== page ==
I love the theming of this park as you walk down Sunset Boulevard, but I think the whole place is experiencing an identity crisis. There are so many missed opportunities. I hope that with the new Toy Story attraction (modeled after Buzz Lightyear) and with the name change, the park will move forward and develop content that lives up to its promise.

Now for the best: On Friday night, we went to the Halloween Party at the Magic Kingdom. I wasn't sure that it would be worth the $50 price of admission (that's $10 per hour!) but it was fabulous. The big rides, as well as the good Fantasyland rides, were all open, and lines were very short (posted at ten minutes, we basically just walked on to everything.) The Haunted Mansion is decked out with a live actress in front playing a ghost and the cast members in full ghoul makeup. Cast members and characters have trick-or-treat stations scattered throughout the park. But the core message of the Halloween party is this: Villains Love Techno. The themed Halloween fireworks are set to techno versions of Disney classics (which is scary all by itself!). The Villains float thumps to the beat of some random guy playing a fake guitar. And the Villains show on the steps of the Castle is totally priceless. Imagine, if you will, Cruella DeVille vamping with Jafar, while dancers in Sydney Bristow bright red wigs, pleather corsets, and fishnets do kicks in the background. Men in muscle shirts and leather pants thrust and pump around Maleficent. I've never seen anything quite like it at Disney.

Onto Animal Kingdom! Expedition Everest is amazing. The park was quiet enough that we had lots of time to watch the animals (I love the big bats on the Jungle Trail). And I just thoroughly love the theming in this park. The entire park really screams Julie Taymor to me---everything, from the parade to the costuming to the attractions, feels like it was inspired by her direction of the Lion King for Broadway. There's also a new Finding Nemo musical, with music apparently done by the Avenue Q guys. It's air conditioned (always a plus) and uses great puppetry, black light effects, bubbles, and other traditional stagecraft devices to really create something special. I think it's a must-see at Disney.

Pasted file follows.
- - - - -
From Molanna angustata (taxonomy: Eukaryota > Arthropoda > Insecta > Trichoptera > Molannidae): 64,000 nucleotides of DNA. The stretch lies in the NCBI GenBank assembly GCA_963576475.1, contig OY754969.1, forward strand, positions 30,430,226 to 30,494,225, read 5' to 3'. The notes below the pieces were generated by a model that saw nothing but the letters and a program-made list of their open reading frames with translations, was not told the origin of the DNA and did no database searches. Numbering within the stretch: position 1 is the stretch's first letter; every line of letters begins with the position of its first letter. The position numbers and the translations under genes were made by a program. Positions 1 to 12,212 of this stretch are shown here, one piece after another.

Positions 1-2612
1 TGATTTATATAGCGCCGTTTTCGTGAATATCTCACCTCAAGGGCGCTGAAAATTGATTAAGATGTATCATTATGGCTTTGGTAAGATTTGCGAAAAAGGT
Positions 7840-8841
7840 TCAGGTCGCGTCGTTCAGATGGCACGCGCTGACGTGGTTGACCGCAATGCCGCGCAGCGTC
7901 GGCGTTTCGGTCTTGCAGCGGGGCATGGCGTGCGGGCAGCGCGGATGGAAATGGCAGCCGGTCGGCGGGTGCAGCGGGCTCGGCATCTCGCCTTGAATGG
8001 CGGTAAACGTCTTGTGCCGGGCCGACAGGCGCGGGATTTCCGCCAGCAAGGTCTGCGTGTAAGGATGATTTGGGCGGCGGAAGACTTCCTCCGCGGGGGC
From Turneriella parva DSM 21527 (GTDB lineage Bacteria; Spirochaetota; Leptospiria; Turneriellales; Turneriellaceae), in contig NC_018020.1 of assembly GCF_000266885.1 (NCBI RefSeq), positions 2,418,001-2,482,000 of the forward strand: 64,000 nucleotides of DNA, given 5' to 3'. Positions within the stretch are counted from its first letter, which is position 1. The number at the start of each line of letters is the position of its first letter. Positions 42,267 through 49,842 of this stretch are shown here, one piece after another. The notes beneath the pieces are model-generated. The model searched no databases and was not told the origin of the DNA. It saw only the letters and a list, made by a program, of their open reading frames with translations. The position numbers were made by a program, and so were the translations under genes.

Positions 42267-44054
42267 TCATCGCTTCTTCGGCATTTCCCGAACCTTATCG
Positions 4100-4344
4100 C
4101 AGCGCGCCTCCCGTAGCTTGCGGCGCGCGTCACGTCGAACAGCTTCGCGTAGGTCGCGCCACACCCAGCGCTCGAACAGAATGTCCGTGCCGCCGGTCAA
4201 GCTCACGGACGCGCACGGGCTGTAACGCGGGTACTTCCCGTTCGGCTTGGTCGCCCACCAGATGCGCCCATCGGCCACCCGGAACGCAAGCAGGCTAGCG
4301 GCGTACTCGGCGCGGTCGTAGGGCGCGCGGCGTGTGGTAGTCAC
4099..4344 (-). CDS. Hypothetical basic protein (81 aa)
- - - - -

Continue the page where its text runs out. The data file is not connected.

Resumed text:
And that leaves Epcot. Best ride: Test Track. Worst ride: Journey Into Imagination. Also awesome: Soarin' Over My Home State of California and the pavilion where you can drink exotic Coke products from around the world. (Clearly, they save money by only letting you sample virtually unpalatable drinks. If someone tells you to try Beverly, just say no.)

World Showcase was totally fun. After watching both the American movie/show and the new, Martin-Short-narrated Canadian movie, we all decided that Canada looked pretty darn good. It combines the "beauty and grandeur of Canada" with actual humor, which we really appreciated. (Disney's Americana is all so SERIOUS! At one point in the Hall of Presidents, I laughed at a line that I'm pretty sure was intended to be funny, and this ten-year-old boy sitting in front of me turned around and glared. Apparently, I wasn't being sufficiently reverent.) The Norwegian cast members were hot as usual. We loved the very cold beer in the Germany pavilion, and had a pretty good Moroccan dinner. I decided that between the focus on world peace through dining on world cuisine and the optimistic look at a future governed by the triumph of science and genetically modified crops, EPCOT is the Park of the Enlightenment. (I think Magic Kingdom is medieval and MGM is twentieth century, but I'm still working on this theory.)